As Madison County hunkered down under a tornado warning on Tuesday night, Pastor Tim Payne learned the Ryland Pike Community was in trouble.
“I heard a tornado had passed over Highway 72 on one TV station, then another report mentioned Brownsboro – that’s when I got a really bad feeling,” said Payne, who pastors Wears Chapel Baptist Church on Ryland Pike.
His bad feeling was quickly confirmed. An EF-2 tornado with winds up to 135 mph ripped through the Ryland Pike Community, tearing the roofs off houses, uprooting trees and shifting foundations.
“It is a miracle that no lives were lost,” Pastor Payne said. “That’s incredible when you’re looking at a back porch that was lifted up and slammed into a trailer, and no one was injured.”
More than 30 homes were severely damaged and upwards of 100 houses were affected by the storm in the Ryland Pike, Brownsboro and Mayesville areas.
Payne and a team of church members opened Wears Chapel Baptist Church that night as a shelter. The church was one of the few buildings in the area that still had electricity. The next day, Central School’s PTO (Parent Teacher Organization) asked if they could use Wears Chapel’s kitchen to cook student lunches.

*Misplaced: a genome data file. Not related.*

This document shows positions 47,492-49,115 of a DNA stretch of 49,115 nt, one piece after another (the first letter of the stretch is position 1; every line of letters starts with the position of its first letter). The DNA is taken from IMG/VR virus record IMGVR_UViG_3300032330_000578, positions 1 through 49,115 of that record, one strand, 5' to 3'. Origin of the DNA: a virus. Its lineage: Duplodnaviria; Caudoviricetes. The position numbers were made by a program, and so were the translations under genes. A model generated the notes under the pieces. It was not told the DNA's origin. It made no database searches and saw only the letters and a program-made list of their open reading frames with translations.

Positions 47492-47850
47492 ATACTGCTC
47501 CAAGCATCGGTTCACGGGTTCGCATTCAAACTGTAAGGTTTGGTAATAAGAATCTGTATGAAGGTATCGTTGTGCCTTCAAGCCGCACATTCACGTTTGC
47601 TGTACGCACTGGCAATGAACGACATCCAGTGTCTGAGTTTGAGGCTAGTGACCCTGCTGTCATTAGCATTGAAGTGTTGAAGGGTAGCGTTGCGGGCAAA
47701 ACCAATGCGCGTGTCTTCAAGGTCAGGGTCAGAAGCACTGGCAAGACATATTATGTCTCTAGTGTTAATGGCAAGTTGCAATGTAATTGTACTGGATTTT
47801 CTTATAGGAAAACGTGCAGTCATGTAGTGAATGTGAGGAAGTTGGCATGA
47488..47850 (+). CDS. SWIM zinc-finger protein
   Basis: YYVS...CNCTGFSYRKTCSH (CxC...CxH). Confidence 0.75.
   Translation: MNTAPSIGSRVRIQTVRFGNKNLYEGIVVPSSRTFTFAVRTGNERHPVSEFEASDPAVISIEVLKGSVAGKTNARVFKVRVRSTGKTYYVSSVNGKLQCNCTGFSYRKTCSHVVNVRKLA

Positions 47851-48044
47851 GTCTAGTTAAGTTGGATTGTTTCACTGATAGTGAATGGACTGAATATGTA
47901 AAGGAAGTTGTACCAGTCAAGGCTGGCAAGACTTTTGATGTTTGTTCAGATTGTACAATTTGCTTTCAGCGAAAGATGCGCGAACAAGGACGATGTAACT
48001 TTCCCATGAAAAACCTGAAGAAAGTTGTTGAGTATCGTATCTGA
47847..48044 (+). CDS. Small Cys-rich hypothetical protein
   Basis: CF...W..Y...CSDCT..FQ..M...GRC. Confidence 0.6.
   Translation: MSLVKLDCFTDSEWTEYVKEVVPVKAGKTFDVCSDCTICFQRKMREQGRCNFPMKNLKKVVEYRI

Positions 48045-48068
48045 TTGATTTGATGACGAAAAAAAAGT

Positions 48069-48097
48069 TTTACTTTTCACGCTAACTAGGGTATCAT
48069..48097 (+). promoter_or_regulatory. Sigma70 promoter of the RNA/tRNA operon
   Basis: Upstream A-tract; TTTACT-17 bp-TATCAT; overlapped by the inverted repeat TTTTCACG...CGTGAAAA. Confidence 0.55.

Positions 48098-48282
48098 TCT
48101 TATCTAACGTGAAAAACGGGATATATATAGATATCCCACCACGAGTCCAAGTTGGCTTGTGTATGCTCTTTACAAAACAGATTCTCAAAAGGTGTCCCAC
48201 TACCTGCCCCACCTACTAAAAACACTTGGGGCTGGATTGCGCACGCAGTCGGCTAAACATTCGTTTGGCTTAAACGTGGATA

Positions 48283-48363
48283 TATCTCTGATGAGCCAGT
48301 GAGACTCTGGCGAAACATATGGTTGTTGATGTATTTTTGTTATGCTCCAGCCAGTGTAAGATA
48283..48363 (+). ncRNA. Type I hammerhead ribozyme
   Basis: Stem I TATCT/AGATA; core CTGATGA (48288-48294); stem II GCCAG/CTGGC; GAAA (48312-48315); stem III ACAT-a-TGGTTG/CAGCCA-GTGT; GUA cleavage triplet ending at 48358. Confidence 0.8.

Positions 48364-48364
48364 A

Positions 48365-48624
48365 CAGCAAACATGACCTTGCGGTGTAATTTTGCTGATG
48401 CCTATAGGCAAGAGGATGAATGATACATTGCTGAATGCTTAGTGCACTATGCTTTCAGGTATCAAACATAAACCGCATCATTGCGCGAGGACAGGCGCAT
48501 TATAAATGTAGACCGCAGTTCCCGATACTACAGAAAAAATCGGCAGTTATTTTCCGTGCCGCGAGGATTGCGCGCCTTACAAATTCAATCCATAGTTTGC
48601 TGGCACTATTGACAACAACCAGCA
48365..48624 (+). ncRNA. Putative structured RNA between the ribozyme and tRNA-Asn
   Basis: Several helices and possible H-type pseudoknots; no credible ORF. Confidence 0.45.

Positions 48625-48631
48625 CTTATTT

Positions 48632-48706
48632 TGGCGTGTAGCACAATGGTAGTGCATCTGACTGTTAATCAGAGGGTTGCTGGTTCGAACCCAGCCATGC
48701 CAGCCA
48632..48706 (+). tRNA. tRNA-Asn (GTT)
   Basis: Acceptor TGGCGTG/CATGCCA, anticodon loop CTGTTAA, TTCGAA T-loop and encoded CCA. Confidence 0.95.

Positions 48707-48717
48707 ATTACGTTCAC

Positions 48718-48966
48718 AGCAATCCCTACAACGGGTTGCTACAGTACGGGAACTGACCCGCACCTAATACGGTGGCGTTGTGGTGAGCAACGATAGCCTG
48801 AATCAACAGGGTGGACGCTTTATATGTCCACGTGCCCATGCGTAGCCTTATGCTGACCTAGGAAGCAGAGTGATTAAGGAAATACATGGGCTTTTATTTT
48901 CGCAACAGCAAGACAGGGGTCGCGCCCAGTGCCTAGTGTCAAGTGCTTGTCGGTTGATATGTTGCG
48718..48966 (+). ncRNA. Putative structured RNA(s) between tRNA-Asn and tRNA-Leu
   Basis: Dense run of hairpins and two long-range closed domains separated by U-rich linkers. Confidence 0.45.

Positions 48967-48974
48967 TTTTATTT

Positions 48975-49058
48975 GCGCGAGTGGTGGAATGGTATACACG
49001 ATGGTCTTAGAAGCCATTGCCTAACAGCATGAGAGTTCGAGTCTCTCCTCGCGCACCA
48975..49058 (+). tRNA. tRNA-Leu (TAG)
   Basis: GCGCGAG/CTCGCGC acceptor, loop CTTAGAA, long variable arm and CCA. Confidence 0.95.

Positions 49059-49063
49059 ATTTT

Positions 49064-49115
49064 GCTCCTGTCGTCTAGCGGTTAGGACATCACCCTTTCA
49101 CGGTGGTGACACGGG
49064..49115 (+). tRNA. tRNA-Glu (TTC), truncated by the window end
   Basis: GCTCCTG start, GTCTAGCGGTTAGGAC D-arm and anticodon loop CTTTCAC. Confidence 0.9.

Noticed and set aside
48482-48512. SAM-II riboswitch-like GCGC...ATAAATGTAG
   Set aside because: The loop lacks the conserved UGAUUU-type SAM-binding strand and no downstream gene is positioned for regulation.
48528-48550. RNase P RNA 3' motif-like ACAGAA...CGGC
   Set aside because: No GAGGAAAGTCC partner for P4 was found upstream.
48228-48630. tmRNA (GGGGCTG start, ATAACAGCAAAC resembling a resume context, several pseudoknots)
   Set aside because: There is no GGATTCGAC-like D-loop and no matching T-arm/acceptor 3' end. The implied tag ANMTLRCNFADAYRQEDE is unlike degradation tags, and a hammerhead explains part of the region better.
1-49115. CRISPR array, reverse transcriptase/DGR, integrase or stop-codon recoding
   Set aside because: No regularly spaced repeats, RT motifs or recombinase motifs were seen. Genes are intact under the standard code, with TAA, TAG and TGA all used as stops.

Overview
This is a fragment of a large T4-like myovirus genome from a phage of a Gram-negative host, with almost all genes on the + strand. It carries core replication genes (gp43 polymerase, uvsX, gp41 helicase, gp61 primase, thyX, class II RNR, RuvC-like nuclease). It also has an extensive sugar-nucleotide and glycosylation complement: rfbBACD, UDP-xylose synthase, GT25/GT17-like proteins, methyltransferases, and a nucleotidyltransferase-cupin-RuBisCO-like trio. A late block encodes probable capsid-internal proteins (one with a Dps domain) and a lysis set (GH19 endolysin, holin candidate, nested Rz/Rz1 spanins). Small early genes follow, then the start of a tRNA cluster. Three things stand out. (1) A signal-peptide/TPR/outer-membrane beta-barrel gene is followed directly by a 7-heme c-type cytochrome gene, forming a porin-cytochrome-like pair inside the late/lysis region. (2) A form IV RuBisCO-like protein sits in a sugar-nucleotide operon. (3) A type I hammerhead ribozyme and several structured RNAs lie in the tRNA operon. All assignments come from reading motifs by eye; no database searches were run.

“Of course, we were glad we could do this,” Payne said. “The PTO has been great. They helped prepare and, along with our church members, deliver more than 200 meals to families in the area.
No Fences Make Good Neighbors
People from all over the county and from every walk of life jumped in to help with the clean up. Individuals and volunteers from companies in Research Park, Central School, Flint River Primitive Church, Hurricane Chapel Missionary Baptist Church and Cornerstone Baptist Church joined forces with Pastor Payne’s crew to help residents cut tree limbs, and clear debris.
“Working together, nobody was asking who you voted for or what kind of car you drive or if you sit in any particular church pew,” Payne said. “The only questions were ‘What do you need?’ and ‘How can I help?’”
This storm tore down a lot of fences – literally and figuratively. “We need more of this, and I hope it continues on a day-to-day basis not just in the aftermath of crisis,” Payne said.
He has seen this kind of community building after other disasters, such as Hurricane Katrina and the deadly tornadoes of 2011. “Disaster strikes, and we suddenly realize we need each other.”
“These days, it’s easy to live in close proximity to people and never get to know them. But, now our neighbors can call each other by name. Knowing who your neighbor is—that’s a good thing,” Payne said.
If you would like make donations or volunteer to help the storm victims, contact Pastor Tim Payne at 256-975-1404 or email [email protected]
We at the Community Journal love sharing stories like this one, stories that show people what an amazing community we have here. Have you got a story about how others in your community jumped in to help? We want to hear about it.
Email Laurie: [email protected]